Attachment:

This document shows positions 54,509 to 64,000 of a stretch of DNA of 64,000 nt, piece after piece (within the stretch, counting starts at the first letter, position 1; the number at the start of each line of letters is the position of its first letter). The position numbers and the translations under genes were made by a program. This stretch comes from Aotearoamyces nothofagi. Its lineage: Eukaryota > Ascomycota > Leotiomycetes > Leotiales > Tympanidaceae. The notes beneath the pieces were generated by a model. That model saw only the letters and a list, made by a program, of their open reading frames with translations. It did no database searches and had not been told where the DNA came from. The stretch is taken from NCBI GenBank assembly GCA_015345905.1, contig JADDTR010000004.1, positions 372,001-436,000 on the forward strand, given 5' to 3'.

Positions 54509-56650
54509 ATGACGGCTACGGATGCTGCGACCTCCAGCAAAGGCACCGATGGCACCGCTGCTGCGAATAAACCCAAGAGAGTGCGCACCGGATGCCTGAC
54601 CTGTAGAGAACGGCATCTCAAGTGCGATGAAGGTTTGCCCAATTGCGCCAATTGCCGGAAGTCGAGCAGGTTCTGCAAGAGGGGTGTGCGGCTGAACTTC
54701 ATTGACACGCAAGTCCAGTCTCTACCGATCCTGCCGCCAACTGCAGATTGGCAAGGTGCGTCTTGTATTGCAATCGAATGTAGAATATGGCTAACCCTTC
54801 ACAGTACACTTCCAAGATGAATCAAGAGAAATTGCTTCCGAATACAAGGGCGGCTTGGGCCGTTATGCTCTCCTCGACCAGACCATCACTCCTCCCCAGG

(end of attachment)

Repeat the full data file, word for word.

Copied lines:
This document shows positions 54,509 to 64,000 of a stretch of DNA of 64,000 nt, piece after piece (within the stretch, counting starts at the first letter, position 1; the number at the start of each line of letters is the position of its first letter). The position numbers and the translations under genes were made by a program. This stretch comes from Aotearoamyces nothofagi. Its lineage: Eukaryota > Ascomycota > Leotiomycetes > Leotiales > Tympanidaceae. The notes beneath the pieces were generated by a model. That model saw only the letters and a list, made by a program, of their open reading frames with translations. It did no database searches and had not been told where the DNA came from. The stretch is taken from NCBI GenBank assembly GCA_015345905.1, contig JADDTR010000004.1, positions 372,001-436,000 on the forward strand, given 5' to 3'.

Positions 54509-56650
54509 ATGACGGCTACGGATGCTGCGACCTCCAGCAAAGGCACCGATGGCACCGCTGCTGCGAATAAACCCAAGAGAGTGCGCACCGGATGCCTGAC
54601 CTGTAGAGAACGGCATCTCAAGTGCGATGAAGGTTTGCCCAATTGCGCCAATTGCCGGAAGTCGAGCAGGTTCTGCAAGAGGGGTGTGCGGCTGAACTTC
54701 ATTGACACGCAAGTCCAGTCTCTACCGATCCTGCCGCCAACTGCAGATTGGCAAGGTGCGTCTTGTATTGCAATCGAATGTAGAATATGGCTAACCCTTC
54801 ACAGTACACTTCCAAGATGAATCAAGAGAAATTGCTTCCGAATACAAGGGCGGCTTGGGCCGTTATGCTCTCCTCGACCAGACCATCACTCCTCCCCAGG